Trimethoprim and trimethoprimsulfamethoxazole cotrimoxazole

Trimethoprim and sulfamethoxazole act at different parts of the same pathway of synthesis of bacterial folate. Their long half-lives allow both to be given at 12-h intervals. Trimethoprim is active against most staphylococci, streptococci (not enterococci), Enterobacteriaceae, and Hemophilus species, but not Ps. aeruginosa or anaerobes. Trimethoprim can be used for urinary tract infection but in hospital-acquired infections susceptibility needs first to be demonstrated. Sulfamethoxazole adds little to trimethoprim for most infections, but trimethoprim-sulfamethoxazole is commonly used to treat Pneumocystis pneumonia in AIDS. Adverse effects are common at the high dose used (120 mg/kg/day intravenously in four divided doses) and are due mostly to the sulfonamide. Rash, nausea, vomiting, and diarrhea are common, and occasionally Stevens-Johnson syndrome occurs. Administration in pregnancy is contraindicated.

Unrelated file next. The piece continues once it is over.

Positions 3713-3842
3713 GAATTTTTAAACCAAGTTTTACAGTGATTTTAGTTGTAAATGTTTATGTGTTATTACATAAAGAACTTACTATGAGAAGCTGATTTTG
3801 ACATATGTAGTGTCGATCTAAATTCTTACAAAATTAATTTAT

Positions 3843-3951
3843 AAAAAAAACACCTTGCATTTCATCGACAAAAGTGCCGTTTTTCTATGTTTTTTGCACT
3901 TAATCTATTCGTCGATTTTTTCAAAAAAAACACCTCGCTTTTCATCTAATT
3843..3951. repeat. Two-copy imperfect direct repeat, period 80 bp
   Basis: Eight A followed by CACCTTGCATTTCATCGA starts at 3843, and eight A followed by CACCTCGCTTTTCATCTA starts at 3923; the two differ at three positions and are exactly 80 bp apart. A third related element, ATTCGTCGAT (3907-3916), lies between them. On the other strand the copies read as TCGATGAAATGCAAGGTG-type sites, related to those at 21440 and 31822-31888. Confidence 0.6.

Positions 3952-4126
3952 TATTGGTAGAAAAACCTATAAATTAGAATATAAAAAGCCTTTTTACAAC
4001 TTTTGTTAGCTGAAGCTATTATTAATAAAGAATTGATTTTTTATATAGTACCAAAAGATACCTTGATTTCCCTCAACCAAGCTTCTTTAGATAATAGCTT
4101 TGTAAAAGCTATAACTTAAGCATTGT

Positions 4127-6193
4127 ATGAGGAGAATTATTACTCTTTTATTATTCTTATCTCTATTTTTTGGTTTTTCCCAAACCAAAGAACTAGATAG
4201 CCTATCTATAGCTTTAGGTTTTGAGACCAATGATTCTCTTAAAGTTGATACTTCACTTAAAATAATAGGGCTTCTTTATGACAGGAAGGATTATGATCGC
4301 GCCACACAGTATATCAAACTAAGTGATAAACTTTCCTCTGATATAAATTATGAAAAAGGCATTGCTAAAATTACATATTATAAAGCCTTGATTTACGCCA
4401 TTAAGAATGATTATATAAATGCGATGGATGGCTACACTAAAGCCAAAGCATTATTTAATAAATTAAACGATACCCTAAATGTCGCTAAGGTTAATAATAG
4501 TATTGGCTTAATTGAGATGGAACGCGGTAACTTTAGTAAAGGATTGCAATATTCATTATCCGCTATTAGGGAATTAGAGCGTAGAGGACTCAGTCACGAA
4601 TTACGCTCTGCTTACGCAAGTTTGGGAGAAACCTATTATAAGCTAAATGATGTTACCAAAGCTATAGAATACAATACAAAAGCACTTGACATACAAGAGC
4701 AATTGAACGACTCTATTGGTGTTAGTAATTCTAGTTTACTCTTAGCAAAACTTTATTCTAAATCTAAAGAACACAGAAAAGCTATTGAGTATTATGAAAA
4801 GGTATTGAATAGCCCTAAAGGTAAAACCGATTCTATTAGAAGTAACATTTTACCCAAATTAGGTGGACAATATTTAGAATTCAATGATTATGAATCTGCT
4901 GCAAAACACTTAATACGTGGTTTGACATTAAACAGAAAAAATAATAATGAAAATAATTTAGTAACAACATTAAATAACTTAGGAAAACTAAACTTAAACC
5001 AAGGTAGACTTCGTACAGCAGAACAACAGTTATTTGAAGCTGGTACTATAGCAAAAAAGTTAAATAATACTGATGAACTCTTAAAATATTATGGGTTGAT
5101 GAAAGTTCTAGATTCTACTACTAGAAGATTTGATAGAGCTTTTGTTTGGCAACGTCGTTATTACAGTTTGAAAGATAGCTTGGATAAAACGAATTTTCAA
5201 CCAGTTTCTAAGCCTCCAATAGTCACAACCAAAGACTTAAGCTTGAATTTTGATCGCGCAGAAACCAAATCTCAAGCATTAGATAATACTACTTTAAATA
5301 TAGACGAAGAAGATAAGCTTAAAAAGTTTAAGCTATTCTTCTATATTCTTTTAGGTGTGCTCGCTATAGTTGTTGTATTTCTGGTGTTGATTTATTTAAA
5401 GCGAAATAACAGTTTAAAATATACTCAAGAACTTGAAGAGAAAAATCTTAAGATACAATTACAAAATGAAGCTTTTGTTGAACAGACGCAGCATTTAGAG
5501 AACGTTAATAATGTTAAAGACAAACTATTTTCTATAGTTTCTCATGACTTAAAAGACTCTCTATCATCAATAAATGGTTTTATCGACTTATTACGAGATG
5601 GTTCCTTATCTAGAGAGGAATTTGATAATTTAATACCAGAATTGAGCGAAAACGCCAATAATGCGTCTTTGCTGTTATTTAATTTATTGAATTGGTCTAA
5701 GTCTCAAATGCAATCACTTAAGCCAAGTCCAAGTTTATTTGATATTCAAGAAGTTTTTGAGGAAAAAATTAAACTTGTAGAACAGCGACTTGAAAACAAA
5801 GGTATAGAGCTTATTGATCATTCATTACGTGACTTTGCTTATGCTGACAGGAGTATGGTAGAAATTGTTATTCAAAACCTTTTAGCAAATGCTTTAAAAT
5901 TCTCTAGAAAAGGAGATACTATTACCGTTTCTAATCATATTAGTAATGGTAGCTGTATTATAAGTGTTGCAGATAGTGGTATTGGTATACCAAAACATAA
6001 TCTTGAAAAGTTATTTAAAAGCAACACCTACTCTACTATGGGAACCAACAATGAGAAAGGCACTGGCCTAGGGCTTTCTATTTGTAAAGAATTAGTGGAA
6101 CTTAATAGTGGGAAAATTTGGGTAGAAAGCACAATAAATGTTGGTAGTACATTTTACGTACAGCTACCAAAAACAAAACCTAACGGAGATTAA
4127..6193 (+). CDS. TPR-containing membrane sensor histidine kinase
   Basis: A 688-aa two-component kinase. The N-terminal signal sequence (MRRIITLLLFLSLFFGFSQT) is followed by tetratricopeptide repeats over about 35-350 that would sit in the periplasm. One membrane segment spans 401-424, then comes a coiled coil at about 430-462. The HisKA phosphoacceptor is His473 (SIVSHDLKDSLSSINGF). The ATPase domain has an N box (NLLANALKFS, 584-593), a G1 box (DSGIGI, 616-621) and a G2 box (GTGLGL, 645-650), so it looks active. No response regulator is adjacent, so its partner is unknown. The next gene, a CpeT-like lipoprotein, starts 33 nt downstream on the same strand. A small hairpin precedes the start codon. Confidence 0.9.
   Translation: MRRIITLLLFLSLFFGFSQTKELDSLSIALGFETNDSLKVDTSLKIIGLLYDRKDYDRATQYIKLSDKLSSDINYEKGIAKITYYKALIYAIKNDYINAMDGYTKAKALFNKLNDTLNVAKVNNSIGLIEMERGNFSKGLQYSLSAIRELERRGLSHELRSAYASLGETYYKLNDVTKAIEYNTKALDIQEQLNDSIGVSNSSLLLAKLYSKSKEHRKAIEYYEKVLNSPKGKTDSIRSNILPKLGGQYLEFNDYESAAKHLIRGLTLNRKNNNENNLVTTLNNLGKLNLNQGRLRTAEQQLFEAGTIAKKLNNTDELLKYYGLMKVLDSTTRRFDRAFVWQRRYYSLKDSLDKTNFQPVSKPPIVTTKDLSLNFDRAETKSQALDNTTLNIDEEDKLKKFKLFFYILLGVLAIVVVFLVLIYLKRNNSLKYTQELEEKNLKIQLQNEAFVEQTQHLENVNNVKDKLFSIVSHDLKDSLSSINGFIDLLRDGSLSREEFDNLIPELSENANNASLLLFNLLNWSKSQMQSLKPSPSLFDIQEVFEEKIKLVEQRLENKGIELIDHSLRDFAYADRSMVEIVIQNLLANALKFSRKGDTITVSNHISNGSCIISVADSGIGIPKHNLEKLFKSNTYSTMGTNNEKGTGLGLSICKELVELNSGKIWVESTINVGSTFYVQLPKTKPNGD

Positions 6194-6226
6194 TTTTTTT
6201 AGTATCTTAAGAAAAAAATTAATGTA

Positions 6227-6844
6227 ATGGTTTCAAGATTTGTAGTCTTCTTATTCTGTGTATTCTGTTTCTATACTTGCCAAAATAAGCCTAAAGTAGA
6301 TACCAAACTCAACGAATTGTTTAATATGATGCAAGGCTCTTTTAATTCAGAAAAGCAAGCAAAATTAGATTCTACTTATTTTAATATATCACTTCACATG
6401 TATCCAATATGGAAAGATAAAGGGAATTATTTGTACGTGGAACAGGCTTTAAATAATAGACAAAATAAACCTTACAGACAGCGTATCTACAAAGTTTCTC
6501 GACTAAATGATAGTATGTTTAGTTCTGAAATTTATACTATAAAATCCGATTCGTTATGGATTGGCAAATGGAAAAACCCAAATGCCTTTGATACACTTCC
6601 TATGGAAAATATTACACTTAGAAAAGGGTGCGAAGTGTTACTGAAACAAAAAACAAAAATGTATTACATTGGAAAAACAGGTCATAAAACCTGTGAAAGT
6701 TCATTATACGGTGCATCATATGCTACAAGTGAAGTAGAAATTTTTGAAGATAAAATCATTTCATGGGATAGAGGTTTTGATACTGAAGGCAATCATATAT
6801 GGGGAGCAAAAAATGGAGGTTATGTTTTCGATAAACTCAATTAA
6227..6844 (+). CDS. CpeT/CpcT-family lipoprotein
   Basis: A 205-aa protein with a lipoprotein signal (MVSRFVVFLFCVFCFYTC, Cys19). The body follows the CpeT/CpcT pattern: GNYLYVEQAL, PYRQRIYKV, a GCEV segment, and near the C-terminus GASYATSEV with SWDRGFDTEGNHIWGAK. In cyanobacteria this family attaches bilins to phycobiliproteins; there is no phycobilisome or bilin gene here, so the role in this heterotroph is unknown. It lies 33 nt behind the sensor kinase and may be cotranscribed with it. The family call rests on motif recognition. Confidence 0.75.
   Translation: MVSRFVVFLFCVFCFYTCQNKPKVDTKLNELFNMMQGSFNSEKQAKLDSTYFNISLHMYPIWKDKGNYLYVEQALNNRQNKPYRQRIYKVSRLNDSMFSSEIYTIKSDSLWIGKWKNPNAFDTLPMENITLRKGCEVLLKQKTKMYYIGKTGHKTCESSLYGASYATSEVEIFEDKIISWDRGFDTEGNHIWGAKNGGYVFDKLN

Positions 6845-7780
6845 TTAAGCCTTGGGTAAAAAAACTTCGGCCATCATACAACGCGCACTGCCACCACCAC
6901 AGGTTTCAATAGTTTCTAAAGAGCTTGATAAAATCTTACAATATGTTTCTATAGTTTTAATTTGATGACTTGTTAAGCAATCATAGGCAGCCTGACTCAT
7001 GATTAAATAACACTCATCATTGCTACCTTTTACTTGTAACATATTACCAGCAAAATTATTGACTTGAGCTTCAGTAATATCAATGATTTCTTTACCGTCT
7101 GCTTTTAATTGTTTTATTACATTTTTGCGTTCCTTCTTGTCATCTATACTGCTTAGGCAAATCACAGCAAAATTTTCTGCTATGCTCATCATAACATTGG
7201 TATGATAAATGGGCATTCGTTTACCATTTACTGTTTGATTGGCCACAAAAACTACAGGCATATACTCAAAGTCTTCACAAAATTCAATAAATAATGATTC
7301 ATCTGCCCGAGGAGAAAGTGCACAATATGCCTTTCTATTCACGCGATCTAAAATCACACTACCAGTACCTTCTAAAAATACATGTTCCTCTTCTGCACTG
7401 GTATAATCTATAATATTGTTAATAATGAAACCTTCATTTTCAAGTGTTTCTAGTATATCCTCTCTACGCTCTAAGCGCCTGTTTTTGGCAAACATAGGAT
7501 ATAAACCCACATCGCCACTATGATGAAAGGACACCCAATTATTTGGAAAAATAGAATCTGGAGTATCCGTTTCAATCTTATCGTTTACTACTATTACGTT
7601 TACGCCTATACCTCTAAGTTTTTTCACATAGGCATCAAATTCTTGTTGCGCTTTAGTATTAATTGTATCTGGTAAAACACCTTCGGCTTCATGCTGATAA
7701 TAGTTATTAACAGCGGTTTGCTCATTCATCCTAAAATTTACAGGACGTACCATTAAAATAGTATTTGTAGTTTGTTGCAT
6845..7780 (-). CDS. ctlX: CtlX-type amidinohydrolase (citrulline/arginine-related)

Sleep Apnea

Sleep Apnea

Have You Been Told Over And Over Again That You Snore A Lot, But You Choose To Ignore It? Have you been experiencing lack of sleep at night and find yourself waking up in the wee hours of the morning to find yourself gasping for air?

Get My Free Ebook

Post a comment